Biocidal Effectiveness of Laser Irradiation in Various Variants

Results of tests of antimicrobial efficacy of laser irradiation at power of 0.3 W in CW mode with the use of two variants of exposure time and various numbers of repetitions against microorganisms inoculated on the model and historical leathers are presented in Tables 4, 5, respectively.


Table 4. Results of the biocidal effectiveness of laser irradiation in 0.3W/CW variant and various exposure times and number of repetitions on the model leather in regard to the unirradiated samples.


Table 5. Results of the biocidal effectiveness of laser irradiation in 0.3W/CW variant and various exposure times and number of repetitions on the historical leather in regard to the unirradiated samples.

Irradiation of samples of the model leather with the laser in four variants of operating parameters caused statistically significant differences in the number of all tested environmental strains in regard to unirradiated samples ( in Table 4). Double treatment gave a statistically significantly higher biocidal effect than a single application in most cases (# in Table 4). This effect was also achieved for 2 min treatment in comparison with 30 s exposure for all microorganisms, regardless of the number of repetitions ($ in Table 4). The highest percentage reduction in the number of bacteria and fungi was obtained by irradiating samples of the model leather with the laser in the 0.3 W/CW 2 × 2 min variant.

The differences in the numbers of all microorganisms between unirradiated samples of the historical leather and irradiated with the laser in all tested variants of operating parameters were statistically significant ( in Table 5). A double application of the laser for 30 s gave a higher biocidal effect than a single application in seven out of 13 cases (# in Table 5). With the use of one repetition, extending exposure time from 30 s to 2 min provided a statistically significantly higher percentage reduction in the number of most of the tested microbial strains ($ in Table 5) or complete elimination of microorganisms. The same relationship was observed for double treatment, but it accounted for all tested microorganisms. Laser irradiation in the 0.3 W/CW variant was the most effective with double 2 min application. It resulted in complete elimination of A. lwoffii, S. epidermidis (R = 5.80 log and R = 5.63 log), and all fungal strains (R > 5.30 log) and the highest reduction in the number of other tested bacterial strains (R = 1.13–3.83 log).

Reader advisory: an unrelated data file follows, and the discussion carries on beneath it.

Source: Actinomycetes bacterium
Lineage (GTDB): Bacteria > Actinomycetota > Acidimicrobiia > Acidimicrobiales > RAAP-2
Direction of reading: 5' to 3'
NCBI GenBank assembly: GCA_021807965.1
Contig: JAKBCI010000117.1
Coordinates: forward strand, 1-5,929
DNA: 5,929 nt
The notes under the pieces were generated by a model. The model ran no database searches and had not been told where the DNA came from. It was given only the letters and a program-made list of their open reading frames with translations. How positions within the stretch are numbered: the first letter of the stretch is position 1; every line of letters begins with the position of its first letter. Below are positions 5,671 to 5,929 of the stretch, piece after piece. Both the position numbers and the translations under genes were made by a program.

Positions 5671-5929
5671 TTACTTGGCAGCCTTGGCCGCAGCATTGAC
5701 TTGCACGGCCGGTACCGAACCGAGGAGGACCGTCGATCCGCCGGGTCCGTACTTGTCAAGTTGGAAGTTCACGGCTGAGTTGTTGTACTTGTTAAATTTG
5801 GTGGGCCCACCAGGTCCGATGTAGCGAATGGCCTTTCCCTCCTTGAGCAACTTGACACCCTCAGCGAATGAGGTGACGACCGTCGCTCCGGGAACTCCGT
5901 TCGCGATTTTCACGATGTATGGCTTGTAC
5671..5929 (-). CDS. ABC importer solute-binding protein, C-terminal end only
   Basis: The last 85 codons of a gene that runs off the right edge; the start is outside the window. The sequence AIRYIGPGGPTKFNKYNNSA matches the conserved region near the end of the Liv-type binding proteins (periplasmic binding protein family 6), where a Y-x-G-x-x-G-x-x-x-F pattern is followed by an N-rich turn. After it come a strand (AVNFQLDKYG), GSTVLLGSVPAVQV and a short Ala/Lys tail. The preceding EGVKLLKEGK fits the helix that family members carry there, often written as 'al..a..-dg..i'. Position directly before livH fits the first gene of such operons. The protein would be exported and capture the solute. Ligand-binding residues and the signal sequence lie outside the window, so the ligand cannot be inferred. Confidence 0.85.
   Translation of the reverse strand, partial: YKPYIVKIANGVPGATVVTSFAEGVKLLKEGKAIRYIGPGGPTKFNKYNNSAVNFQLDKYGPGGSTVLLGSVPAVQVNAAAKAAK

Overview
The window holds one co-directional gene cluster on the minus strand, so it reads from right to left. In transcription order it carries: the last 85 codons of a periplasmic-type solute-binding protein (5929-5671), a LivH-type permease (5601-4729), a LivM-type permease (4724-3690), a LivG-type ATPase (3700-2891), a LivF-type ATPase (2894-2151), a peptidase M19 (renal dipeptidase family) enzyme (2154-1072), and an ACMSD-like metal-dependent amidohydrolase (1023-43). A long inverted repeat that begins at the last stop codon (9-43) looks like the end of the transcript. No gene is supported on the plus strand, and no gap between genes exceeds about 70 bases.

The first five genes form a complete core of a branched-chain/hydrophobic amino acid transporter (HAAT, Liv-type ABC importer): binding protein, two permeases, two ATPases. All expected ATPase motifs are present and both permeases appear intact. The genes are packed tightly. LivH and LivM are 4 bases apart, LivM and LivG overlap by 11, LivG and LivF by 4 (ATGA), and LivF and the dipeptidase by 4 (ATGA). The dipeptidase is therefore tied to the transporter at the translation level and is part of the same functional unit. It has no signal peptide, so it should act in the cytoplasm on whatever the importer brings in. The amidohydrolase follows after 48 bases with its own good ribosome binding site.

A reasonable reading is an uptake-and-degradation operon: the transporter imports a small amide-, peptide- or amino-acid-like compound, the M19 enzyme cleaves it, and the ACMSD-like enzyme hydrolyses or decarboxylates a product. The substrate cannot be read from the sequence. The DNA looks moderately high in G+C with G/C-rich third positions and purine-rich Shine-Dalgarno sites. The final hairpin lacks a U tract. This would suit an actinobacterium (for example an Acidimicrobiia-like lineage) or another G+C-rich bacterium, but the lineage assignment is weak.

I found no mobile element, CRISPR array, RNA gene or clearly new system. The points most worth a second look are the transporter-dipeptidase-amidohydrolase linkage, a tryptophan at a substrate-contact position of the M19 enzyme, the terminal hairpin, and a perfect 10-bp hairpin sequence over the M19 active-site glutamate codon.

Regardless of the laser parameters used, bacteria of the species S. epidermidis (R = 2.48–5.63 log) and both strains of A. niger (environmental and from the collection of pure cultures, R = 1.63–5.91 log) were the most susceptible to disinfection on the historical leather, while B. subtilis ATCC, B. cereus, and M. luteus were the least sensitive (R ≤ 1.5 log).

Effect of Laser Irradiation in Various Variants on the Optical Properties of the Model and Historical Leathers

The total color change (ΔE) following laser irradiation at power of 0.3 W and CW mode in four variants of exposure time and number of repetitions did not exceed 1.67 CIELab units for all tested leathers (Table 6). The values of ΔE increased along with the increase of total time of exposure. The values of ΔE were slightly higher for the model leathers than for the historical ones. Each tested variant of laser treatment caused a slight increase in lightness of the model leathers (ΔL from 1.08 to 1.82). However, in the case of historical materials, only variants with 2 min exposure caused such alterations (ΔL from 1.22 to 1.75). The values of Δa and Δb were not greater than ± 0.76 for the model leathers and ± 0.64 for the historical ones. After irradiation of the historical leathers with laser in the 1 × 30 s, 2 × 30 s, and 1 × 2 min variants the values of the total color change corresponding to no difference between two colors were obtained (ΔE < 0.87 CIELab units). Laser irradiation using the 0.3 W/CW 2 × 2 min variant did not result in a noticeable color change in the tested model or historical leathers (ΔE < 1.74 CIELab units).